T.H. Wang, T.F. Ciszek, M. Page, Y. Yan, R. Bauer, Q. Wang, J. Casey
R. Reedy, R. Matson, R. Ahrenkiel, and M. M. AI-Jassim
National Renewable Energy Laboratory
1617 Cole Blvd., Golden, CO 80401,USA


(silicon tetra-iodide): Sis+41g+Si14g (Tp6OooCJ., Source
silicon pre-doped with boron to about 5 ~ 1 0cm'
' ~ IS placed
at the bottom of a vertical open-tube-type reactor that is
continuously purged with hydrogen (or helium), and heated
from underneath. It reacts with iodine to form a reservoir of
silicon tetra-iodide at the lower section of the reactor. 2.
Supersaturating the transport agent with silicon:
(Tp1200"C). In the presence of
additional source silicon, the silicon tetra-iodide turns into
silicon di-iodide, which is highly unstable. All of the silicon
iodide species are prevented from escaping by
condensation near the top of the tube because of a topcold thermal gradient and the gravity effect. 3. Depositing
Si: 2Sil~~+Sis+Sil4~
(-900OC). A substrate is introduced
into the silicon iodides reservoir at a temperature of about
9OO"C, and deposition of silicon starts. In short, a
disproportionation reaction between silicon di-iodide and
silicon tetra-iodide transports silicon from the source to the

Fast (3 pmlmin) and direct deposition of large-grain
(-20 pm) polycrystalline silicon layers on foreign
substrates at intermediate temperatures (-900°C) is
achieved by an atmospheric pressure iodine vapor
transport technique. A hole Hall mobility of 51 cm2N.sat a
doping density of 5 . 5 ~ 1 0 cm"
' ~ was measured in an asdeposited material. After hydrogen passivation, it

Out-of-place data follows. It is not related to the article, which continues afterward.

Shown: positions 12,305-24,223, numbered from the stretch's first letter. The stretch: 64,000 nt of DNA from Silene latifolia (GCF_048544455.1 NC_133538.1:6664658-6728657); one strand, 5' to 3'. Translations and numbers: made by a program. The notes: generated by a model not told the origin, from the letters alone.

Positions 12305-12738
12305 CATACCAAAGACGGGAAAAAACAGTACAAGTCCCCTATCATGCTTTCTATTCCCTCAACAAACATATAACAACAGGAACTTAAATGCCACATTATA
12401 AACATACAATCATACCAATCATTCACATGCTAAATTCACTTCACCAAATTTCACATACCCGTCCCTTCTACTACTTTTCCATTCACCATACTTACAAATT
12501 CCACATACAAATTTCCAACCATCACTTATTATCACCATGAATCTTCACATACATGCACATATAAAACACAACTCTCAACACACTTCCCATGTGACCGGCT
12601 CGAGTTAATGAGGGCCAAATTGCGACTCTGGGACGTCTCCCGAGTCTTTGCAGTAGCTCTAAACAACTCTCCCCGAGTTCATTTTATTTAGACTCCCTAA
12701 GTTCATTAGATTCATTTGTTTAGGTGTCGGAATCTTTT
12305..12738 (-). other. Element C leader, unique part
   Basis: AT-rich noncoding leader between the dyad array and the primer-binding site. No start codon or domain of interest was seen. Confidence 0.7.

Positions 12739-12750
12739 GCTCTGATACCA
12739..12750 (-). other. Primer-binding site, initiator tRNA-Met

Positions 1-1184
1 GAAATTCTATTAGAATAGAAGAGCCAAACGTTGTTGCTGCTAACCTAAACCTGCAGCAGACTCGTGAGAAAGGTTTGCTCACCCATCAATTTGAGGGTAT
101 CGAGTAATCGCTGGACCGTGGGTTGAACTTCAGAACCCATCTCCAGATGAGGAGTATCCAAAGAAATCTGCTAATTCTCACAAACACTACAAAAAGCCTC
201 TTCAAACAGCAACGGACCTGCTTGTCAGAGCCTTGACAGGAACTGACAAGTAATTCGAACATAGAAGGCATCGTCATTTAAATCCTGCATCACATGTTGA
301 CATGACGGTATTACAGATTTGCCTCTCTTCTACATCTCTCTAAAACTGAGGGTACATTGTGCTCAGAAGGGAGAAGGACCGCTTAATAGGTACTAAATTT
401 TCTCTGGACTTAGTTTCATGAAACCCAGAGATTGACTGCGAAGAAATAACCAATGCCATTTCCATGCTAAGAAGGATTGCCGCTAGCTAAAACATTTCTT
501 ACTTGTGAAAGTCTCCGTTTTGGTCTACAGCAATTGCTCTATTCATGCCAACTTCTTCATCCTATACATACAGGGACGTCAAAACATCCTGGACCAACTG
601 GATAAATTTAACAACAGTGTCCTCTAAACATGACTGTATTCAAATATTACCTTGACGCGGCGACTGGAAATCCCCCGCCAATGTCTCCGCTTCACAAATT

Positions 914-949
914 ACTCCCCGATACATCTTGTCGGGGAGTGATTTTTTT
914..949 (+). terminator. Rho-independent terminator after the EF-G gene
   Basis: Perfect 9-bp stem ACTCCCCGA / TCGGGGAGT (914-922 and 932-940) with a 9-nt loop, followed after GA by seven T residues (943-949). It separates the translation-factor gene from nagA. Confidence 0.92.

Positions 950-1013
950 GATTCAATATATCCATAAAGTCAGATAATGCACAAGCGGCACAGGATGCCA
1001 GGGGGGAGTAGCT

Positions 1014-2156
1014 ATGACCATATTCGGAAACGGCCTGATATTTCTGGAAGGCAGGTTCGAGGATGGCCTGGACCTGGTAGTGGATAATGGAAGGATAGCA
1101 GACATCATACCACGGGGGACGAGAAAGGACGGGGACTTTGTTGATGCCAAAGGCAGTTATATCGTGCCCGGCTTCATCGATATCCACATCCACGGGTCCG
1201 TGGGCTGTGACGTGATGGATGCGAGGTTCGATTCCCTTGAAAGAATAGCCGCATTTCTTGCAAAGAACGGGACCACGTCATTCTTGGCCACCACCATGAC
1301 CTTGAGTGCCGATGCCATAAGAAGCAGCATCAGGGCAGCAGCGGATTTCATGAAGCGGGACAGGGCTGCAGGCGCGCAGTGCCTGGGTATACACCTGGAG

increased to 76 cm2N.s. Crystallographic defects mostly
consist of less detrimental stacking faults and twins, with a
few dislocations. Diagnostic PV devices using an N'-a-Si/ia-Si/APIVT-Si(absorber)/P'-CZ-Si structure demonstrated
an open-circuit voltage of 0.48 V and 0.58 V at one and 13
suns, respectively. Highly [ I IO]-oriented silicon layers
were attained.
The pursuit of thin-layer silicon solar cells has branched
into three distinct approaches in the last few years [I],
namely, nanocrystal thin films, polycrystal thin layers, and
single-crystal layer transfer. Whereas progress in the first
and last categories has been significant, efforts in the
second approach have been limited by grain size and
deposition rate dictated by the commonly used
(ch1oro)silane-basedchemical vapor deposition technique.
However, the recently developed atmospheric pressure
iodine vapor transport (APIVT) [2] may provide a muchneeded means for depositing the active silicon layer in this
area. In addition to being an open deposition system with
potential for continuous deposition, low capital cost, and
no need for expensive effluent treatment, APlVT most